• your utterly wrong….this isn’t about gimme…as I ask for nothing…but reward greed and stupidity is utterly wrong and my kid isn’t paying for the chump that doesn’t know how to add, review bubble history or understand DTI and PTI….I’m sick of borrowers whining….foreclosures have been around for the last 200 years….move forward, renting is not the end of the world, and let prices be determined by the market not the govt. America is a land of whiners and crybabies….grow up, learn to save, stop running up debt and lying about your damned income….the hell with being nice….your directly affecting my kids future by rewarding stupid…I’m sorry that is harsh but it’s reality, if you sign a document for 500K without consulting an attorney your stupid…..

  13. Rigorous and Christopher have it right. Instead of giving the Gold-man Hank Paulson any loot,
    the much cheaper route woulda been to give everyone 50,000. qoute Rigorous;”The money will get paid directly to your mortgage company or credit card or student loan. Anyone who has less than $50,000 will get (that part) in cash.”
    In this manner, the banks would have received bailout on each piece of sh*t paper they issued- but since it came in for that particular deal- they wouldn’t have been albe to game it as much! TALF, TARP- you’d have to be a TARD not to know these were gifites to the boyz…..

  14. How can you assume that everyone with an upside mortgage made a bad decision? I bought my house in 2005 after I got married for around $245K. Which I could afford then and still afford now. Is it really my fault that the market went down and now my place is worth $145???? Darn right I should get relief for that. I have 3 kids now, and have out grown it. So if I want to move I have to come up with $60-$70K are you kidding me? Just saying “I didnt make bad decisions, wheres my money” is ridiculous cause some of us that did and still do stuff right got screwed also. YES I SHOULD GET RELIEF ON MY MORTGAGE.

    • Nick, what if it went up that amount? You’d probably be thinking u were a pretty shrewd investor and you’d keep those gains. Were u a victim of extraordinary circumstances driven by a recession-for-the-ages? Yes. Is the solution to have taxpayers make people whole – or close to it – on their investments? I cant get my head around it (even though banks got that treatment). The bailouts will never stop. The healing wont take place.

    • Are you kidding me? says:

      Nick….and you spawned 3 offspring?….and will raise them with that kind self-entitlement?!
      You should have grown up yourself before you started reproducing. NO, I’m not joking.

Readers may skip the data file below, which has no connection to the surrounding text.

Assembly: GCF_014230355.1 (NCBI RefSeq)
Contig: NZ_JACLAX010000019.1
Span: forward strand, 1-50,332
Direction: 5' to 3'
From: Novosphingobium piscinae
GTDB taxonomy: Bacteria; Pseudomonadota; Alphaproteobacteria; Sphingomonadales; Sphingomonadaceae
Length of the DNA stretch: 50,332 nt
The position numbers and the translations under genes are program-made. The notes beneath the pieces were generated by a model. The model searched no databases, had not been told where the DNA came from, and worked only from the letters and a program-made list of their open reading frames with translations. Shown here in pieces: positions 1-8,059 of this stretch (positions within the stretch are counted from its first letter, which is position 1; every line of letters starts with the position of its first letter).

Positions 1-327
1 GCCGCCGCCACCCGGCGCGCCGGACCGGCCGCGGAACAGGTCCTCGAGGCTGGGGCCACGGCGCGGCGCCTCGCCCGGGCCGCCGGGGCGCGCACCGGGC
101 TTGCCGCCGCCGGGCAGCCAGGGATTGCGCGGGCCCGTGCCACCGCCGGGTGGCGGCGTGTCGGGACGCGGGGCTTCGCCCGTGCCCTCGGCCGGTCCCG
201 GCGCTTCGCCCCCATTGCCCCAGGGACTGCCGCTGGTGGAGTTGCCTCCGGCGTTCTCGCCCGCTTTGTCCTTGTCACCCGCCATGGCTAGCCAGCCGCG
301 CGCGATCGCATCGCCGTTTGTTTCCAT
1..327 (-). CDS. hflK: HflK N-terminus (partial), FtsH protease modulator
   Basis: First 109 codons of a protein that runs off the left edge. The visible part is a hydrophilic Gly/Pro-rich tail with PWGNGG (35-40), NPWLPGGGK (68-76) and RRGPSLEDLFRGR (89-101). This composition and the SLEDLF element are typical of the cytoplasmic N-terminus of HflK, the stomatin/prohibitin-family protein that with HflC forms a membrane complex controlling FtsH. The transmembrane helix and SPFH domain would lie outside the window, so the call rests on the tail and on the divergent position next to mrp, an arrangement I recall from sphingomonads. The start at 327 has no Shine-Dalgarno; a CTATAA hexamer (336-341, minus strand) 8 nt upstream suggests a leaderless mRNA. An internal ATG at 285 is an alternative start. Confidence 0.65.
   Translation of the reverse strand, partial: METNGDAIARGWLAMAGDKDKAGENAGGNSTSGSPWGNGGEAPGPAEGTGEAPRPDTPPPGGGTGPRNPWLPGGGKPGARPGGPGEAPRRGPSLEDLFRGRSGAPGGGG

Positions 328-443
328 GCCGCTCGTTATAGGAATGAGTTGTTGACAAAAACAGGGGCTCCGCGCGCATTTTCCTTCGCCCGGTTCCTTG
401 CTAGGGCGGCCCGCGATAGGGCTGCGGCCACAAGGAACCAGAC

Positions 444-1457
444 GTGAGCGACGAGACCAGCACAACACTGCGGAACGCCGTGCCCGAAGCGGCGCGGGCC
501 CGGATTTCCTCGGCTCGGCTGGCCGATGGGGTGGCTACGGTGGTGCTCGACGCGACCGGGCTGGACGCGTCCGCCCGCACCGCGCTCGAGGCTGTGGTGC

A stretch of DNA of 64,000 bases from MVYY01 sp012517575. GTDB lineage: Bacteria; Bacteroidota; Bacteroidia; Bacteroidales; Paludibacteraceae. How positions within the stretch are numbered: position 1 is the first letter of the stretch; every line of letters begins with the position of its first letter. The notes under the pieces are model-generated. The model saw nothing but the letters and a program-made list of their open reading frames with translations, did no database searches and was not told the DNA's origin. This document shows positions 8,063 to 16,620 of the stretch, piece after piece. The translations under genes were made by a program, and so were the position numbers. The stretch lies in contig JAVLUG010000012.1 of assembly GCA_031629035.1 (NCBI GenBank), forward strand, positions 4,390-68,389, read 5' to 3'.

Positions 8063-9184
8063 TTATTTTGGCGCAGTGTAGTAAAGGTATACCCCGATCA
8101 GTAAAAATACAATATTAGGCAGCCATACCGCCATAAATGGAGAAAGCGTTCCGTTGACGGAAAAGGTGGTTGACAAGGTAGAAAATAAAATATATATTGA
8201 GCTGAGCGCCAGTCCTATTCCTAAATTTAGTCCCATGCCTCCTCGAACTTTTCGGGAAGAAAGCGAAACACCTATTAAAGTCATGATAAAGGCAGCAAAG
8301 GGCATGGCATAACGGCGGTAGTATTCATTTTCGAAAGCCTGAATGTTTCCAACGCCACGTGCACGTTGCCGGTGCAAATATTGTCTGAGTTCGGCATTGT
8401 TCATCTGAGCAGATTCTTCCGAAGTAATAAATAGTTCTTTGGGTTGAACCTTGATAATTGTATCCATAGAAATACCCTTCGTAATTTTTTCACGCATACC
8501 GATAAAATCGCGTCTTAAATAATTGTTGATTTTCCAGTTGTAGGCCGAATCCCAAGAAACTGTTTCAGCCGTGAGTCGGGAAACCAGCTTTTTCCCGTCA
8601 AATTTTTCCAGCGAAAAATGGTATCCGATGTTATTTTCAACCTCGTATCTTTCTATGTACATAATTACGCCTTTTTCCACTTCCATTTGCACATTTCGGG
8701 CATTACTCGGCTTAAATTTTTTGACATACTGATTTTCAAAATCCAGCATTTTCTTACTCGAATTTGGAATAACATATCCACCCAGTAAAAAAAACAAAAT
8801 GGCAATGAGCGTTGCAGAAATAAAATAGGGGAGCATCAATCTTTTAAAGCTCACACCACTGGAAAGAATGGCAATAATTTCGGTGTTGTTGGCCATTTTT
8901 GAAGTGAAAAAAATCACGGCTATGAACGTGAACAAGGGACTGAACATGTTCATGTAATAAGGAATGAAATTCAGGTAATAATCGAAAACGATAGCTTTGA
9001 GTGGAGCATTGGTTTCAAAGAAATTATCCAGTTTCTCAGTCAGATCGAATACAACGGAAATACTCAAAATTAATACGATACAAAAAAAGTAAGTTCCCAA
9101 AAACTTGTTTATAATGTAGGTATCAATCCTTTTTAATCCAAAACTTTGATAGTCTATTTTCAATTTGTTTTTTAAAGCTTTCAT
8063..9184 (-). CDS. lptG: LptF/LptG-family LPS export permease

It’s called LIFE. And, markets are not static, people. They inflate and deflate…..always have/will.

      No one else is responsible for your choices, only you are. YOU DECIDED to have 3 kids, causing your home space to become squeezed and you want other people to pay your way to something bigger?

      GROW UP!

  15. Didn’t Iceland do something like this? Isn’t their economy doing GREAT now? Why not bail out the homeowners? Plenty of room at the trough so long as Ben prints more.

    Why should the banks have all the bailout, prop-up fun?

    • I agree, they got their bailout,my mortgage balance is chump change compared to what they got. I like the idea of $50k for everyone, screw the banksters.

  16. Slippery slope, it’s a slippery slope.

    Nick, if you have to move, you might live in a non-recourse state, that’d be a good thing, you could walk away from your debt.

    Syndicating the losses to taxpayers makes no sense. Nobody learns the right lesson in that case. Make the creditors take the pain.

    Sadly, those same creditors will continue to surf the yield curve and hoover up free money at taxpayer expense. So even if there’s no debt forgiveness and they take some pain, they’ll still get a stealth bailout.

    Pretending “captialism failed” isn’t honest. Capitalism hasn’t been allowed to work. Creditors sold the put, creditors need to take the pain.

    And Greenspan et al should be ashamed they did what they did to either ignore, deny, or inflate the housing bubble. Too many people are hurt now. I say, “Make the creditors take the pain.” How quaint!

    Peace to all.

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  17. WSJ, 8/1/12: